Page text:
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      Shane Smith & The Saints in Lexington

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      December 6, 2019

      Friday   8:30 PM

      899 Manchester Street
      Lexington, Kentucky 40508

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      Shane Smith & The Saints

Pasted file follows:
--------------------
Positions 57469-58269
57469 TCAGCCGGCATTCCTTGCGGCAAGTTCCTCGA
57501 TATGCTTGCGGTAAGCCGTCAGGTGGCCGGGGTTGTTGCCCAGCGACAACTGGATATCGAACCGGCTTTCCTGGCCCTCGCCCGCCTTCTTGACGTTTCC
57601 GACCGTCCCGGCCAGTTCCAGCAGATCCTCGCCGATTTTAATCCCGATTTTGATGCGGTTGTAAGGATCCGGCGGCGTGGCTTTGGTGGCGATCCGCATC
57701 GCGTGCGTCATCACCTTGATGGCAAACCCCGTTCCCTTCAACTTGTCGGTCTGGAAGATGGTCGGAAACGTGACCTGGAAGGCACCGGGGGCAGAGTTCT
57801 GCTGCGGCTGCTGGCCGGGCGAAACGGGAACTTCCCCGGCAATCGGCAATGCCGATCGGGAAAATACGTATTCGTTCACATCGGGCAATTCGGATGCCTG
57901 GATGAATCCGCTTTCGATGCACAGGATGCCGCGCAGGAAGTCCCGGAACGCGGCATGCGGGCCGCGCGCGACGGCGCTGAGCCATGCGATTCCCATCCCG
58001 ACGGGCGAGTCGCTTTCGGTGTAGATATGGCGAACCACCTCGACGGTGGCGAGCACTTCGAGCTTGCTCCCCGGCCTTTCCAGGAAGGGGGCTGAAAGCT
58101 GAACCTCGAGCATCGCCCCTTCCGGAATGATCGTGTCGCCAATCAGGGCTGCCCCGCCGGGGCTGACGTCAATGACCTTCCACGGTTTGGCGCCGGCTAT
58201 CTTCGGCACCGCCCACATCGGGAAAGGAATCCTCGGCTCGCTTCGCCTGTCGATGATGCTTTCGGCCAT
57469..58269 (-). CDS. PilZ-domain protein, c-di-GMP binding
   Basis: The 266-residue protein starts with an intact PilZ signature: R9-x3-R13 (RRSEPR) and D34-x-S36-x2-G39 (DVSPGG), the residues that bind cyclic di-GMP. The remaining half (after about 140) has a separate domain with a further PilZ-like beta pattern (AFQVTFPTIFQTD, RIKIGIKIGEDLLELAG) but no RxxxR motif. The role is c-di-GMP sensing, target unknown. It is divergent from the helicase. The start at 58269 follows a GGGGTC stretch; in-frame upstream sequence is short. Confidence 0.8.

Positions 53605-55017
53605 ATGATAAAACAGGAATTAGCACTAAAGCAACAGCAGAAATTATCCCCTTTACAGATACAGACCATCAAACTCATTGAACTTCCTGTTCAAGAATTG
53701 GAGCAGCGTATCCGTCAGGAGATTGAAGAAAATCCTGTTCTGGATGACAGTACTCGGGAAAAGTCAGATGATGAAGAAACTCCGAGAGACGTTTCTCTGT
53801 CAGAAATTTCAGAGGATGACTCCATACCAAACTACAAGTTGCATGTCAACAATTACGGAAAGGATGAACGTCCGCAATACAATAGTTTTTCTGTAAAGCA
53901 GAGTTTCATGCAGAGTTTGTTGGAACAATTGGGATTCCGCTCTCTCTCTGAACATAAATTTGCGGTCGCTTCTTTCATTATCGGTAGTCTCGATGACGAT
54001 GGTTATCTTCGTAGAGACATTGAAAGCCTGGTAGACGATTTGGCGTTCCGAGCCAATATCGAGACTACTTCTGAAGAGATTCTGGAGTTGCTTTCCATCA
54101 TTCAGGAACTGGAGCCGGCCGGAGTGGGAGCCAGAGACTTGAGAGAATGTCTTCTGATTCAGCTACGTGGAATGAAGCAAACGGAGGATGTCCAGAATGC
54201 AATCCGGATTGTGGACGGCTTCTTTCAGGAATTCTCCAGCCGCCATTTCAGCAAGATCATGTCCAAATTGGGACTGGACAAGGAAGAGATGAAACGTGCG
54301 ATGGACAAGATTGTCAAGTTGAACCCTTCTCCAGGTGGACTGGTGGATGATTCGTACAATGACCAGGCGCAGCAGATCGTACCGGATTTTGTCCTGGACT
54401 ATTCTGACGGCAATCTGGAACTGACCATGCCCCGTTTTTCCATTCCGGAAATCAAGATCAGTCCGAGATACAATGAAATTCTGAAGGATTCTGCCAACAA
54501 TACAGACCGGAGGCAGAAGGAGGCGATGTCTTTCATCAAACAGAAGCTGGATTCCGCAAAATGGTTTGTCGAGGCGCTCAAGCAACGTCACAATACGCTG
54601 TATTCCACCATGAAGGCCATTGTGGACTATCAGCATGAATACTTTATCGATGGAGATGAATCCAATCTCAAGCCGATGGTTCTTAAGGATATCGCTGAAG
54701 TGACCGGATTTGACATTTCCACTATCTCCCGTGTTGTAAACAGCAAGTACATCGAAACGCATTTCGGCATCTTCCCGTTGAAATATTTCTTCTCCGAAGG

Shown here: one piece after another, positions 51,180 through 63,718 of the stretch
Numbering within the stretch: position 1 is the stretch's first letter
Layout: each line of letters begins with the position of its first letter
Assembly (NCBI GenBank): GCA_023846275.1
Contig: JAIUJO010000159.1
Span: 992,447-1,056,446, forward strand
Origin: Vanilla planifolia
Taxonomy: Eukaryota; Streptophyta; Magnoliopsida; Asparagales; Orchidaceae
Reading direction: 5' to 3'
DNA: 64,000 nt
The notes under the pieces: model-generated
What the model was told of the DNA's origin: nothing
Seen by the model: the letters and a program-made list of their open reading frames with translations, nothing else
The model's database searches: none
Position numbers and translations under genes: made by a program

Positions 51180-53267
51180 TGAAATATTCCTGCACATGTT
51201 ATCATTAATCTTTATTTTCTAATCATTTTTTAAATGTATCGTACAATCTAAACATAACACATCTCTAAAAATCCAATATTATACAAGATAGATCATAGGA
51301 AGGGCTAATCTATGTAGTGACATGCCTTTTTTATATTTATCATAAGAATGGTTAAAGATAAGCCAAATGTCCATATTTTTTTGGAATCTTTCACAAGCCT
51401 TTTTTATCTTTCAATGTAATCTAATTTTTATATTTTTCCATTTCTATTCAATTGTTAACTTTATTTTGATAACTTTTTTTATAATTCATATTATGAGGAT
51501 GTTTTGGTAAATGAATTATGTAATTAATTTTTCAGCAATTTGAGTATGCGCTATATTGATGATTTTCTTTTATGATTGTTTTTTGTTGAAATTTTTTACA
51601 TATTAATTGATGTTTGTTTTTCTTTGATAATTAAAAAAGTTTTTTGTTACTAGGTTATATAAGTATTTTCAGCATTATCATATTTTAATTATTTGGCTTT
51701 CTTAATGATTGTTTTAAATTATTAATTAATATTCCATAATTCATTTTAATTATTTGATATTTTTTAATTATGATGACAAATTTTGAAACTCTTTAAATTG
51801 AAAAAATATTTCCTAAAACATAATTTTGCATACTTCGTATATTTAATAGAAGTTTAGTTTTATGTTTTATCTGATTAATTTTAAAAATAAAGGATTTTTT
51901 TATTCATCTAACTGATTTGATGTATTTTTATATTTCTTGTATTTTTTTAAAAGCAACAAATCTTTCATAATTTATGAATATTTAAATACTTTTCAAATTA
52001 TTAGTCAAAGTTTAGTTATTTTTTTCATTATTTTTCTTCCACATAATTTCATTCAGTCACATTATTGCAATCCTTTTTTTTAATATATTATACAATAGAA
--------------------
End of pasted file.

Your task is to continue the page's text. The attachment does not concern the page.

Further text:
Play just the first 10 seconds of "The Mountain," which opens Geronimo, thelatest and most ambitious release from Shane Smith & The Saints. Robust acappella, four-part harmonies set the stage for a saga of family tragedy, a youngson's revenge and a blaze burning eternally in a Pennsylvania mine. The vividlyrics, powerful vocals and thumping four-beat drums throughout this song arereason enough for lovers of creative roots music to celebrate.From their home base in Austin through performances across the country (17states) and abroad (Ireland), these five gentlemen have not just stuck stubbornlyto their musical and lyrical convictions. They've defied audience expectations bydelivering incendiary shows, each one ignited by the band's ability to unleash,feed from and feed back the energy of the crowd -- in spite of the fact that theydon't fit easily into any musical category.With Geronimo, they've dared themselves to exceed their own expectations.Each song begins with Smith creating its "bones," in the form of chords andlyrics. He then joins fiddler Bennett Brown, lead guitarist Tim Allen, bassist ChaseSatterwhite and drummer Zack Stover to bring those bones to life. Aside from abit of cello, some horns and a few keyboard parts, the band lays down each noteon Geronimo. Their ability to bring songs to life has even earned themopportunities to record instrumental tracks for other artists.Smith's ability to draw images from everyday life into poetry goes back to hisearliest days in Terrell, Texas, an hour east of Dallas."There was an old Catholic church right next to our house," he recalls. "To thisday, I remember those church bells ringing. In fact, I use that reference in a songfrom Geronimo called 'Suzannah,' which is about a guy who's fighting a war andis thinking of his hometown -- and he also remembers being raised with a churchbell ringing on the hour every day."Before he ever thought of himself as a songwriter, Smith was concerned mainlywith tennis. He played for the formidable program at Tyler Junior College beforetransferring to St. Edwards University in Austin, Texas. Smith soon began gettinginto music as well, playing solo gigs in local bars. And he began writing, inspiredby looking at life as it played out around him."I'd be in a restaurant and overhear someone saying something, and I'll have toexcuse myself, walk outside and write a note to myself about it," he says. "Thesedays, I make little iPhone recordings. The other day I made one about thishomeless guy I saw by the side of the road out in the middle of nowhere. He wasdirty and worn out but he was picking these gorgeous flowers. I constantly seemoments and images and statements, put them in the bank and have them thereto reflect on and make into honest lyrics down the road."Even when he writes a love song, Smith almost can't help but turn the mundaneinto something transcendent. On Geronimo, he does this with "All I See Is You":"The storm's running through the Midwest like a bandit on the loose. / All theclouds are black as night and all I see is you. / The rain's pouring through thewindow panes and the cracks of this roof. / Tea's boiling from the spout of thepot, but all I see is you."Recorded and self-produced while on the road throughout Austin, Dallas andNashville, Geronimo weaves these images into story lines, each enhancing theother, together coming alive. "I love trying to tell stories through songs," Smithobserves. "There's something that fascinates me about echoing old tales insongs to carry them on for years and years, like old folk songs."And so we travel with a newly freed slave in the nineteenth century, hearing themusic and feeling the exuberance of dancing in Congo Square on "NewOrleans." We feel the rueful reflection from a sinner who "spent time on thewrong side of the church door" on "Right Side of the Ground." We stand shoulderto shoulder with the Alamo's doomed heroes as their final seconds near on"Crockett's Prayer." And the title track serves a dual purpose, taking us to aheroic time and place while making a broader statement about this project.On one end, it is an attempt to pay tribute to the life of Geronimo, the Apachewarrior, says Smith. I've always been fascinated by Geronimo and the principleshe stood for. This also presented the perfect opportunity to relate the term'Geronimo' with our intensions of this album and the 'jumping from a cliff' ideathat it symbolizes. If we are going to attempt a career in music, this album is ourcommitment to give it everything we've got.Our goal with this album was never to put out a bunch of catchy singles and beall over the radio, explains Smith. It was to set us apart, with meaningful lyrics,huge harmonies and the sound of a hard-working band that has played somecrappy gigs and come out stronger for it. We always had the options to eithermake a 'safe' record or put something out that sounds like us and no one else."We took that second option and named it Geronimo."

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